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TITLE
Clunemore, Borlum
EXTERNAL ID
PC_GLENURQUHART_JANBELL_MAPS_007_001
PLACENAME
Borlum
DISTRICT
Aird
OLD COUNTY/PARISH
INVERNESS: Urquhart and Glenmoriston
DATE OF IMAGE
1808
PERIOD
1800s
SOURCE
Glenurquhart Heritage Group
ASSET ID
22744
KEYWORDS
Balnalurngie
Clune More
Kinoch
Ballbeg
Balbeg
Allen More
Gorochkin
torran a brecht
zoomable images

Borlum has long been a significant area of Glen Urquhart and this map covers the area from its border with Lochletter, to Loch Meiklie and Balnagleik. Borlum is one of the few Medieval Anglo-Norman place names of Glenurquhart. Despite this, most of the place names within Borlum are Gaelic. This map depicts Borlum in the early 19th Century. One of the main places of interest is a hill called Kinock Auchty. Other significant areas are Balnain and Bal Beg and Bal Na Leik. The Celtic component 'Bal' indicates an enclosed settlement.

Aside from all the Celtic names there is also an area called Upperton which is modern English. The estate of Lochletter borders this one, apparently to the South. Despite the apparent disregard for the Gaelic language, there is an interesting feature to this map, that it includes some Gaelic words in English sentences. For example it says 'Road through the Strath of Urquhart'. By contrast words such as 'knock', 'tor' or 'craig' are rarely translated. This is because they signify steep, rocky ground and would make the land sound less valuable.

One interesting feature of this map is that it demonstrates that Gaelic spelling had not been standardised and the Latin alphabet was used in a fairly haphazard way. This can be seen from the use of the letter 'V' in Gaelic place names, even though the standard Latin transcription for 'V' is usually made from 'BH'.

As with other Glenurquhart maps in this 1808 series, one sometimes finds the language is unpleasant. There is a title 'Rivach wood, pretty good'. The informality of the word 'pretty' and unintentional rhyme give the impression that no one expected this document to possess any cultural value, and that it was only intended as an assessment of Glenurquhart as a place on which animals could be grazed.

Another interesting feature of this map is that there is a 'lime kiln'. This is an instrument for extracting a calcium rich fertiliser from limestone, a sedimentary rock of aquatic origin. This could be a feature of the new farming methods which Good Sir James Grant introduced to maximise soil capacity in Glenurquhart.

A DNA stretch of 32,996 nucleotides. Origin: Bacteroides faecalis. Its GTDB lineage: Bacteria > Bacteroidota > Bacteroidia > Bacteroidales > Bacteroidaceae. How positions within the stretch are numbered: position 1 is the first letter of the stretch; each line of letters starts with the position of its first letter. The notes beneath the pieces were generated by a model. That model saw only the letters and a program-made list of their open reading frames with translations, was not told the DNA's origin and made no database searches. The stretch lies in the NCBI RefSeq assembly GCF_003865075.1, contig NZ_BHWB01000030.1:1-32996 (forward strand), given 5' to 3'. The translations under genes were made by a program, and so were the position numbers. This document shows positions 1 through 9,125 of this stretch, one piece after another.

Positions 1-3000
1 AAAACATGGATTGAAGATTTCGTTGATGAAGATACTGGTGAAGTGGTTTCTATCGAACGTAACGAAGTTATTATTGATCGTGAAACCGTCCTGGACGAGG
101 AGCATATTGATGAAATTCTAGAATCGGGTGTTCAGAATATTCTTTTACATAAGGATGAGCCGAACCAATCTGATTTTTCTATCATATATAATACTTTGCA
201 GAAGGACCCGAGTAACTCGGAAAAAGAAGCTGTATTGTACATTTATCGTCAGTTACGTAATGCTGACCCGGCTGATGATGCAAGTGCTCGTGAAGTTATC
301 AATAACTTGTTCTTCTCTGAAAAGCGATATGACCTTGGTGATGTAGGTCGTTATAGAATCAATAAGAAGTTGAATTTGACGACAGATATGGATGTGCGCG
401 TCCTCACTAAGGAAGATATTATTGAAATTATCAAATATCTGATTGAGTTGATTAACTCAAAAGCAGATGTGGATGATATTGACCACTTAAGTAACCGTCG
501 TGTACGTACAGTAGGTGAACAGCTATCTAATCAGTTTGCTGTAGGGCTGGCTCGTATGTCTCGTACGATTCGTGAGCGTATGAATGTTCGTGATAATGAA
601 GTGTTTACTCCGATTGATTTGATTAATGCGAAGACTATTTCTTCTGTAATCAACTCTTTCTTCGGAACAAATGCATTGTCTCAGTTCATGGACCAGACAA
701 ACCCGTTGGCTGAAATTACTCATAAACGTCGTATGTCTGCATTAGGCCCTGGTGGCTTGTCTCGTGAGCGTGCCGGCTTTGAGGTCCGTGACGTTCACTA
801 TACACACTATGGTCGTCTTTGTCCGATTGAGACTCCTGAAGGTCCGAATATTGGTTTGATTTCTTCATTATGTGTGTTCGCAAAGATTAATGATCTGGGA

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Clunemore, Borlum

INVERNESS: Urquhart and Glenmoriston

1800s

Balnalurngie; Clune More; Kinoch; Ballbeg; Balbeg; Allen More; Gorochkin; torran a brecht; zoomable images

Glenurquhart Heritage Group

Glenurquhart Heritage Group (maps)

Borlum has long been a significant area of Glen Urquhart and this map covers the area from its border with Lochletter, to Loch Meiklie and Balnagleik. Borlum is one of the few Medieval Anglo-Norman place names of Glenurquhart. Despite this, most of the place names within Borlum are Gaelic. This map depicts Borlum in the early 19th Century. One of the main places of interest is a hill called Kinock Auchty. Other significant areas are Balnain and Bal Beg and Bal Na Leik. The Celtic component 'Bal' indicates an enclosed settlement.<br /> <br /> Aside from all the Celtic names there is also an area called Upperton which is modern English. The estate of Lochletter borders this one, apparently to the South. Despite the apparent disregard for the Gaelic language, there is an interesting feature to this map, that it includes some Gaelic words in English sentences. For example it says 'Road through the Strath of Urquhart'. By contrast words such as 'knock', 'tor' or 'craig' are rarely translated. This is because they signify steep, rocky ground and would make the land sound less valuable. <br /> <br /> One interesting feature of this map is that it demonstrates that Gaelic spelling had not been standardised and the Latin alphabet was used in a fairly haphazard way. This can be seen from the use of the letter 'V' in Gaelic place names, even though the standard Latin transcription for 'V' is usually made from 'BH'. <br /> <br /> As with other Glenurquhart maps in this 1808 series, one sometimes finds the language is unpleasant. There is a title 'Rivach wood, pretty good'. The informality of the word 'pretty' and unintentional rhyme give the impression that no one expected this document to possess any cultural value, and that it was only intended as an assessment of Glenurquhart as a place on which animals could be grazed. <br /> <br /> Another interesting feature of this map is that there is a 'lime kiln'. This is an instrument for extracting a calcium rich fertiliser from limestone, a sedimentary rock of aquatic origin. This could be a feature of the new farming methods which Good Sir James Grant introduced to maximise soil capacity in Glenurquhart.